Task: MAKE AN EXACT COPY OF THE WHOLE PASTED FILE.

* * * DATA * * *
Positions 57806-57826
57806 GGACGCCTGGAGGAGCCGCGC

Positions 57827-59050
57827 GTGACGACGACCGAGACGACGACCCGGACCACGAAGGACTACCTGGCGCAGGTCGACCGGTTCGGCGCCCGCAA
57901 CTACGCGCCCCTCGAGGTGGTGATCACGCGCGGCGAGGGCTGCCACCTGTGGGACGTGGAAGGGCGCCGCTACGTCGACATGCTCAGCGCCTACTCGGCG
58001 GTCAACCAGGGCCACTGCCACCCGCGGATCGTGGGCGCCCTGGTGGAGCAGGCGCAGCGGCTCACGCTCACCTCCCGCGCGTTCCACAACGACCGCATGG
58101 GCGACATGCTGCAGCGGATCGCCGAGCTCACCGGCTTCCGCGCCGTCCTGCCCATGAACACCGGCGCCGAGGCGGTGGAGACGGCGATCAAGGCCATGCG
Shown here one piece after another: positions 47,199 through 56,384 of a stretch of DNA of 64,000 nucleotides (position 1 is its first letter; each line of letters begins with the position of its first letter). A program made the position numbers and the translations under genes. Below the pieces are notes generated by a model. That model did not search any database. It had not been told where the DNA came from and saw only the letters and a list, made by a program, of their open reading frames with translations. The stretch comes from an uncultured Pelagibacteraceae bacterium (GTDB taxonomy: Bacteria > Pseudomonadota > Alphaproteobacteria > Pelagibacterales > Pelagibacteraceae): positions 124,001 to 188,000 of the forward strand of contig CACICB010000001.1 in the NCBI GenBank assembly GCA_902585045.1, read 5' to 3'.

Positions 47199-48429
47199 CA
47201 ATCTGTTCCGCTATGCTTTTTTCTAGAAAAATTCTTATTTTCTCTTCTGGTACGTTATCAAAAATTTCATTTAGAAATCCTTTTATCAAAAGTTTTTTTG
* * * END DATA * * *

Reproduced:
Positions 57806-57826
57806 GGACGCCTGGAGGAGCCGCGC

Positions 57827-59050
57827 GTGACGACGACCGAGACGACGACCCGGACCACGAAGGACTACCTGGCGCAGGTCGACCGGTTCGGCGCCCGCAA
57901 CTACGCGCCCCTCGAGGTGGTGATCACGCGCGGCGAGGGCTGCCACCTGTGGGACGTGGAAGGGCGCCGCTACGTCGACATGCTCAGCGCCTACTCGGCG
58001 GTCAACCAGGGCCACTGCCACCCGCGGATCGTGGGCGCCCTGGTGGAGCAGGCGCAGCGGCTCACGCTCACCTCCCGCGCGTTCCACAACGACCGCATGG
58101 GCGACATGCTGCAGCGGATCGCCGAGCTCACCGGCTTCCGCGCCGTCCTGCCCATGAACACCGGCGCCGAGGCGGTGGAGACGGCGATCAAGGCCATGCG
Shown here one piece after another: positions 47,199 through 56,384 of a stretch of DNA of 64,000 nucleotides (position 1 is its first letter; each line of letters begins with the position of its first letter). A program made the position numbers and the translations under genes. Below the pieces are notes generated by a model. That model did not search any database. It had not been told where the DNA came from and saw only the letters and a list, made by a program, of their open reading frames with translations. The stretch comes from an uncultured Pelagibacteraceae bacterium (GTDB taxonomy: Bacteria > Pseudomonadota > Alphaproteobacteria > Pelagibacterales > Pelagibacteraceae): positions 124,001 to 188,000 of the forward strand of contig CACICB010000001.1 in the NCBI GenBank assembly GCA_902585045.1, read 5' to 3'.

Positions 47199-48429
47199 CA
47201 ATCTGTTCCGCTATGCTTTTTTCTAGAAAAATTCTTATTTTCTCTTCTGGTACGTTATCAAAAATTTCATTTAGAAATCCTTTTATCAAAAGTTTTTTTG